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Christmas in LA

Instead of six weeks in Chile, I'm spending three weeks in LA. Also, for I think the first time ever, I'm all alone on Christmas Day. This isn't a tragedy: for family reasons, my hosts celebrated Christmas up to three times already (including stocking morning) and have scattered for a fourth time elsewhere, leaving me holding down the fort. It was surprisingly lonely the evening they left -- I live alone normally, but I guess the contrast got to me -- but I've adapted back to the joys of sleeping in and other things you can do alone.

I went for a long walk today -- I think it's only twenty minutes to a spot where you can see the downtowns of Glendale, LA, and Burbank -- and I note that Glendale on Christmas is a lot less dead than Cambridge on Thanksgiving. I can't tell if it's similarly *relatively* dead, compared to normality, but even on obscure residential roads there was a fair bit of continuous traffic. Though I guess I can tell that Brand, the main commercial street, was probably deader than I'd guess even a Sunday would be.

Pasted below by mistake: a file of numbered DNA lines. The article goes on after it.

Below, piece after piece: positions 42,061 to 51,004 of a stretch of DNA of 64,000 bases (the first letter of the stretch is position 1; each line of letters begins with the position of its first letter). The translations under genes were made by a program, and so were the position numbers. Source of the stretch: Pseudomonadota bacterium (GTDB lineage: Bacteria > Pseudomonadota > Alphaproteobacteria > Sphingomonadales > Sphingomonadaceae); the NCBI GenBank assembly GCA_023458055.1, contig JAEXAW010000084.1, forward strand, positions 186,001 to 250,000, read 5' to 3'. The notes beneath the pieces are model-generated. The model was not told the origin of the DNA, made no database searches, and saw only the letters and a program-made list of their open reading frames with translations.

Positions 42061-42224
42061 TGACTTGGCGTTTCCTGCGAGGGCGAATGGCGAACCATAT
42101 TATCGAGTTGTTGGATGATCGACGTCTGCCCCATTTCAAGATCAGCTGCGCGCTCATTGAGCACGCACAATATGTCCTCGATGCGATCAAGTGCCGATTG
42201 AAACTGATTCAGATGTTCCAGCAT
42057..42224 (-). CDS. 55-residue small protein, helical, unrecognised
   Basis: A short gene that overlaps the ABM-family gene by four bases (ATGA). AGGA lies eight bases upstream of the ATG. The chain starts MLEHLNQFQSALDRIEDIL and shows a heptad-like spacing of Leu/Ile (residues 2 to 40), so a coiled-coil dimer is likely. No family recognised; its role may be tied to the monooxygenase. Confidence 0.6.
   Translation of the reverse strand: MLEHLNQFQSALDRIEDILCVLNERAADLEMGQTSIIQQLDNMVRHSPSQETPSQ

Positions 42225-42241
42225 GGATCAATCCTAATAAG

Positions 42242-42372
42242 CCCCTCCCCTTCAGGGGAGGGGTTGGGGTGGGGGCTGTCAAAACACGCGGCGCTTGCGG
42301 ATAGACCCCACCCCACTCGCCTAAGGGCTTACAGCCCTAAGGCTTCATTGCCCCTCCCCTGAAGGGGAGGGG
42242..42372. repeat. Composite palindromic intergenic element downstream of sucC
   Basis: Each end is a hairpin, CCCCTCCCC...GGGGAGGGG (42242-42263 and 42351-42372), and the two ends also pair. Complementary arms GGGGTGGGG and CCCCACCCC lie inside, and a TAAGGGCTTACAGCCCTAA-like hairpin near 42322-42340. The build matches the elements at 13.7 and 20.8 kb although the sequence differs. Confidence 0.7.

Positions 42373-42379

Walgreen's was open, and there's a couple things I wanted. At first I was going to wait until tomorrow, so as not to reward them making people work on a holiday, then I thought that they sell medical stuff so have an excuse, and the stuff I wanted is loosely medical, though not urgent. As it happens, their pharmacy is not open, nixing that excuse, and the checkout girl said she's not being paid extra -- sounded like you have to work there a year to get overtime on a holiday. I'm pretty sure the girls at Trader Joe's have said they get overtime just for working Sundays. Walgreen's also seemed pretty busy, both from what I could see and what she said.

Lots of neat house styles, more diverse, or at least different, than in Cambridge. But everyone having a yard has an unfortunate knock-on effect: there are no public parks or spaces with benches, not like the ubiquitous playgrounds and parklets of Camberville and Boston. I sorely noted the lack after an hour in the hills.

Seeing all the cars somehow reminded me of a bright guy in high school making an observation about car colors. I think he'd noted a shortage of yellow or orange cars; anyway, I remember that making me count cars in dealer lots years ago, and IIRC finding that white > black > red >> anything else. (That's lumping various grays and silvers in with white and black.) Here, the grayscale spectrum seems overwhelming, with white leading; I don't think there was a single hue in the Walgreen's parking lot. I do wonder if white or silver are usefully reflective while parked in sunlight, or if the car soaks up lots of heat anyway.

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Damien Sullivan

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August 2018


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